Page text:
I have had 4 jobs in the last 18 months. Some I left by choice and others not by choice. Now I'm lucky to be in a place I enjoy working, though that hasn't always been the case, plus I have many friends who complain about their jobs. From past experience, I know we often times feel crippled by our jobs but stay there because we feel comfortable and secure with what we know. The old saying goes that it's best to look for a job while you have a job. Having been the victim of the massive layoffs in 2009 due to the economic downturn, I can attest to that. I can also attest to the fact that you're never as prepared as you think you are to enter the job market. After securing 3 jobs in a down economy, I started to think I may have a couple of things figured out about it, probably foremost when it's time to get out of a bad situation. Following are the top five indicators I've found that it is time for you to change jobs.
There's bad chemistry. I've started to equate coupling individuals and companies like coupling people with one another. For those of you out there who have spent lots of time in the dating world, you know what I mean when I say that there's often bad chemistry between two people. You can often be two nice people who just don't click despite how much your personal resumes may align. The same concept goes for individuals joining companies. The company may appear to offer a certain set of things you desire, but in reality it's simply not a good fit. If you can have a long-term partner, you can have an enduring job fit that is fulfilling as well. It took a few jobs to find that mate, but now that I have a good corporate partner, I believe that concept to be truer than ever.
Bait and Switch. After going through the romancing of interviews with a company that sold me on how great they were, and then being faced with the harsh reality that they were, in fact, an internal disaster, made me realize I got the bait and switch on the job. I knew early on the job wasn't my home, and continued to look. Fortunately life took me away from that company in a very natural way and by choice.
The work isn't suited to you. I once landed a job at a small, wonderful company with good people and great rapport. The only problem was the work just wasn't for me. I have many skills, but my natural passions weren't being fed at this company, and I was growing ever more frustrated. I continued to look and was lucky to find another job and escape the long hour days in work that was purely tedious to me.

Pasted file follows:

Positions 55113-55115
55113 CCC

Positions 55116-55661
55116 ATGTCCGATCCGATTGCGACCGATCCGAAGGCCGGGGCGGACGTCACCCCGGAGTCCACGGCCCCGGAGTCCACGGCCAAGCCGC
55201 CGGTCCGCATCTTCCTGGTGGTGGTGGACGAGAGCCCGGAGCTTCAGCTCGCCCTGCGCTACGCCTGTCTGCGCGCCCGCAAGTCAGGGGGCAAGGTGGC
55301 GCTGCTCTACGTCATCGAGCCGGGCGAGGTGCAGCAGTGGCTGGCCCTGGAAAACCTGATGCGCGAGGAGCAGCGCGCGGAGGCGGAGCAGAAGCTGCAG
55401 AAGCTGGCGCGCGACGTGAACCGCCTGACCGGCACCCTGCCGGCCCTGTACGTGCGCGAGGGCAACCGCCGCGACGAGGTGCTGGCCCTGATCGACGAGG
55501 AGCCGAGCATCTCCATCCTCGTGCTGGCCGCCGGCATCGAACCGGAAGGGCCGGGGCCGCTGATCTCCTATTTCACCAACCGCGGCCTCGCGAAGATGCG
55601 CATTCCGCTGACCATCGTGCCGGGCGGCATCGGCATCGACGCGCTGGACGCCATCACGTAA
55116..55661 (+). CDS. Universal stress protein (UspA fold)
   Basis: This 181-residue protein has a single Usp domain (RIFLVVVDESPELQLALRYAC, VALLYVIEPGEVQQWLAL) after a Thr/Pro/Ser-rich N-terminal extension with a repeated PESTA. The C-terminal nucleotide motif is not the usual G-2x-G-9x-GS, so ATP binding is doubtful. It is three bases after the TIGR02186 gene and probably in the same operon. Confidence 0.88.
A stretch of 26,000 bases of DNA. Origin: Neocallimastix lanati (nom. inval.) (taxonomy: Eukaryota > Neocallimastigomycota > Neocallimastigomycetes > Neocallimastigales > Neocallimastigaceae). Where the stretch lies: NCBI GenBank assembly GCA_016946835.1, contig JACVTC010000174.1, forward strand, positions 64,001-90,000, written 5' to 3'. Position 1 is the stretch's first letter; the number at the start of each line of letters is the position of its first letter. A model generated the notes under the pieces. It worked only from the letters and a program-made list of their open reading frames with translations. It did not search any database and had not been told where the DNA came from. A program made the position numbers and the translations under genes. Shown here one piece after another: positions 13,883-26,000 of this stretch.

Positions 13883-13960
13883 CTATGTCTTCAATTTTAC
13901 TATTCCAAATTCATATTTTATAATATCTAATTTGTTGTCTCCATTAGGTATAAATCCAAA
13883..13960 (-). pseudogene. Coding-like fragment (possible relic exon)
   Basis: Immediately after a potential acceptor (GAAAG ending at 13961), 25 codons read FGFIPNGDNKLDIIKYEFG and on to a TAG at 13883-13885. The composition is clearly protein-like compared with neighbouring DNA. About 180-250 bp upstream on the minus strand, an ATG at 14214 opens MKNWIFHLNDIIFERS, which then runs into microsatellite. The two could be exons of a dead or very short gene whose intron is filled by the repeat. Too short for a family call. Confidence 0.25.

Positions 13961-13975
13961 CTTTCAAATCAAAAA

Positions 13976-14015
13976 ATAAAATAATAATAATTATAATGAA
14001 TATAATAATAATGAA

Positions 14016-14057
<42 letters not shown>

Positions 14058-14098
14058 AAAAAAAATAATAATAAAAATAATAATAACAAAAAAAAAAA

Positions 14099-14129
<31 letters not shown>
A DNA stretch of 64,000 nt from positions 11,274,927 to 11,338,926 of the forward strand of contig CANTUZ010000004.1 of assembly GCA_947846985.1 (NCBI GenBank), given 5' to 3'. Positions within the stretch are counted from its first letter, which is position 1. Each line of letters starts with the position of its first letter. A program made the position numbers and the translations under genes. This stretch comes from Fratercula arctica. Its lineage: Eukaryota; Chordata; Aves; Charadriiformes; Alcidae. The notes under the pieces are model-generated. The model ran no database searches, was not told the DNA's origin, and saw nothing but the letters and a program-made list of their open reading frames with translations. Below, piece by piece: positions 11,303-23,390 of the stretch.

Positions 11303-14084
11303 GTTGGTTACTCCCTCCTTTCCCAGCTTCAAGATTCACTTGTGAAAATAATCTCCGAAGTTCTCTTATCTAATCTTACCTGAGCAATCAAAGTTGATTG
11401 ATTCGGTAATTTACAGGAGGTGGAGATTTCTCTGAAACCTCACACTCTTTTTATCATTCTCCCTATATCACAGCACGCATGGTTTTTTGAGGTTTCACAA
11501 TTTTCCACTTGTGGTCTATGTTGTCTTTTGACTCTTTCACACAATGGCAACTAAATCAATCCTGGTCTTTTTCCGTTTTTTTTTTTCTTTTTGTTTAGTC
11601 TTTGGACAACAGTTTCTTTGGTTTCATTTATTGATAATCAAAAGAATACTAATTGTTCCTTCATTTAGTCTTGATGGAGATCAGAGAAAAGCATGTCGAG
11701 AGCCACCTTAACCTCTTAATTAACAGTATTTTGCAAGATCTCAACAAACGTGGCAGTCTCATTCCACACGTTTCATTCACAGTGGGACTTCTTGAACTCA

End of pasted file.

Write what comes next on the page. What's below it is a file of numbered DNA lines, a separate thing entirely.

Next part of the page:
The corporate culture doesn't support your work/life balance needs. I've been faced with this in a couple of ways. 1) I worked for a manager once who didn't respect my need for a day off and actually denied my request. I had to go over his head to take the day off I sorely needed to spend time with a loved one and balance out a little. 2) I worked for a company that managed late hours on a regular basis so I was unable to meet my personal needs from the 5-bedtime time frame. I was crushed each time I had to cancel or miss something. Now I'm in a job where the corporate culture supports quitting at a reasonable hour by my standards. I know that time after work is mine and relish in that security and ability to separate work and life. It takes away a huge resentment factor.
You are becoming physically ill. I once worked at a company where my boss took a regular practice of yelling and cursing at me in front of the rest of the company. I started getting dizzy and had to go see a neurologist who had me go through seizure tests. This was a huge red flag, as I was already at risk for seizures due to my brain surgery years before. Since I wasn't having luck finding another position at the time, I applied to graduate school and hit the road. I took three months off to recover and heal and started school the next fall with a fresh perspective. That's a lesson I'll never forget.
Now I've landed at a place where I feel the chemistry is good so the company and I can have a long-standing relationship. My team is open and willing to communicate and work together. I'm allowed to leave at a time that fits my lifestyle, and the company as a whole rewards performance and respects employee's time outside of the office. I hope I'm there for a long time. It's my hope that with mutual effort that we can all find a workplace that feels comfortable and nurturing to us all.